[Advaita-l] logic and Shastra

Jaldhar H. Vyas jaldhar at braincells.com
Thu Jun 23 10:48:24 CDT 2005

Just some belated observations on some bits of this thread:

Abishek RK wrote:

> Also I think that the Acharya has categorically stated:"Even if a
> hundred shrutis say that fire is cold they cannot be accepted" (sorry
> I cannot provide the source).

It's one of the upanishadbhashyas I believe (sorry I don't remember 
exactly which one either) but it doesn't imply anything concerning the 
validity or otherwise of scientific observations.  It is a basic principle 
of Mimamsaka interpretation (with which Vedantins of all stripes concur) 
that the shastras only deal with dharma and moksha.  So if ephemeral 
things such as fire are mentioned it must only be in the context of dharma 
or moksha.  As a parallel example, Heisenberg used a quantum cat as an 
example of his theories.  But if as a physics student you wrote your Ph.D. 
thesis on what breed of cat it was or what if the cat was replaced by a 
dog, you would be accused of totally missing the point.  It was just a 
supporting example.  Similiarly, Shruti is simply invalid on the subject 
of the temperature of fire.  Perhaps it coincides with physics, perhaps it 
doesn't.  It just isn't accepted.  (And vice-versa.  If a 1000 scientists 
say Ekadashi is on the 12th we disregard it because it is a point of 
dharma and the shastras say Ekadashi is on the 11th.)

Which leads me to another point.  The whole Noumenon from phenomenon thing 
is important in religions where God is primarily the creator of the 
universe.  So in the West for instance, scientists were originally known 
as natural philosophers.  Just as the theologian attempted to know Gods 
will through reading the Bible etc. the natural philosopher attempted to 
know it by studying His work.  But in Advaita Vedanta, Gods role as 
creator is not very important.  In fact this world of names and forms is 
Maya.  So it is pointless to examine God through it.

Mahesh Ursekar said:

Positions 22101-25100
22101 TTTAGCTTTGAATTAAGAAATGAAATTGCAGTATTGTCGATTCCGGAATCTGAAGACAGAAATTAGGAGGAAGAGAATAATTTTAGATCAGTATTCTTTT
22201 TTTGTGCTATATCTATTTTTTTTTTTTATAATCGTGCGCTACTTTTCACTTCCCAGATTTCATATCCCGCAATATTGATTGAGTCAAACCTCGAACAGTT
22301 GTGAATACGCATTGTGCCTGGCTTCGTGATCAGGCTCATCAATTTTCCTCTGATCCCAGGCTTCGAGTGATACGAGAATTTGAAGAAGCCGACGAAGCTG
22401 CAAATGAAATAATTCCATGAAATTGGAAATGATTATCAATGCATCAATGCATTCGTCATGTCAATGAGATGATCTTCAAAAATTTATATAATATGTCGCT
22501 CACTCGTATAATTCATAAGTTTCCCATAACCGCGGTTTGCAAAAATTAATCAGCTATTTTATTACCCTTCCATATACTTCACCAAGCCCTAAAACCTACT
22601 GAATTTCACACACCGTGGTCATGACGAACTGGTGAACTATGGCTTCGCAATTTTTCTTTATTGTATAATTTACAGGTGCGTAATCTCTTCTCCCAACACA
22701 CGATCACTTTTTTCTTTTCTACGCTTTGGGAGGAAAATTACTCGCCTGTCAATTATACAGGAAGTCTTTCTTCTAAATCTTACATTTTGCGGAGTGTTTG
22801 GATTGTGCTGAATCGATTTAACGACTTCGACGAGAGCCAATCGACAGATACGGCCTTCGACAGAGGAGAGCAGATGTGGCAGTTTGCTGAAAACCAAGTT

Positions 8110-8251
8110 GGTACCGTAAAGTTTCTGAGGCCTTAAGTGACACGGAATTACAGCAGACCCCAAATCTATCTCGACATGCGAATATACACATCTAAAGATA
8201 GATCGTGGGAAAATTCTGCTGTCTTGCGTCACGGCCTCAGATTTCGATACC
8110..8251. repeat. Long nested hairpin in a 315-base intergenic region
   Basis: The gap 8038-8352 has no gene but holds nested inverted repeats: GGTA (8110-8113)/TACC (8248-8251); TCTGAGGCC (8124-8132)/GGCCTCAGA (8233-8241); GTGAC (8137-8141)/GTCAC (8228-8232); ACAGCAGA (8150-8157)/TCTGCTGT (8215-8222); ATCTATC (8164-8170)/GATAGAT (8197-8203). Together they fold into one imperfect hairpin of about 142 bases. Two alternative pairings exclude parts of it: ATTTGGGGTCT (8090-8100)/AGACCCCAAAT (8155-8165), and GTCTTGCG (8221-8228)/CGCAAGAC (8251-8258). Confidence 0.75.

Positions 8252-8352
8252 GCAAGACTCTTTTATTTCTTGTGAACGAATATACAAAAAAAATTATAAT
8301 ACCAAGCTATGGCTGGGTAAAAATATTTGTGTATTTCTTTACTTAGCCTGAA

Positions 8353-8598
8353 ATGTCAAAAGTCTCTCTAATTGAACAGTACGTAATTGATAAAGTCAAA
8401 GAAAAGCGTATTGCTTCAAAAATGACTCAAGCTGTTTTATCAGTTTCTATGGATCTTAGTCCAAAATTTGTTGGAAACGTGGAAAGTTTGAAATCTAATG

> This above argument is not valid. If anuman required pratyaksha, the blind
> would be incapable of anuman but we know when a blind person bumps against
> something, he infers it is an obstrution to be avoided.

"An obstruction" is hardly much of a fact is it?  The stock example in 
Indian logic is the six blind men who each touch a different part of an 
elephant and come to a different conclusion about what they are touching.

But that doesn't mean that anumana can be reduced to just pratyaksha 
though it involves it.  Take the syllogism.  The stock example in Indian 
logic (from which it spread to the west incidently) is:

1.  There is smoke on that hill.

2.  Where there is smoke there is fire.

3.  Therefore there is a fire on that hill.

The anumana in step 3 is only possible because of the pratyaksha in step 1 
and the anubhava (experience) in step 2.

Similiarly shabda pramana cannot be reduced to anumnana or pratyaksha even 
though it involves them in the form of reading or hearing words and 
infering their meaning on the basis of grammatical rules etc.

Mahesh Ursekar wrote:

> Are you trying to say that the maha-vakyas as axioms provides are
> self-consistent system to establish Advaita only? That they may not
> necessarily hold for Christianity and Islam.

This should be quite obvious since those religions in their orthodox 
forms as practiced by the vast majority of their followers are dualistic. 
However there might some bits that do not contradict Advaita siddhanta and 
the attitude of our Acharyas is that those bits may be practiced.

And lastly,

Mahesh Ursekar wrote:

> Are we aspiring to become pundits or Jnanis?

I would hope it was both.  Somewhere down the lines some Indians have come 
to the conclusion that there is something virtuous about being ignorant 
but there's not.  The opposite of pandit is not jnani but murkha.

Jaldhar H. Vyas <jaldhar at braincells.com>

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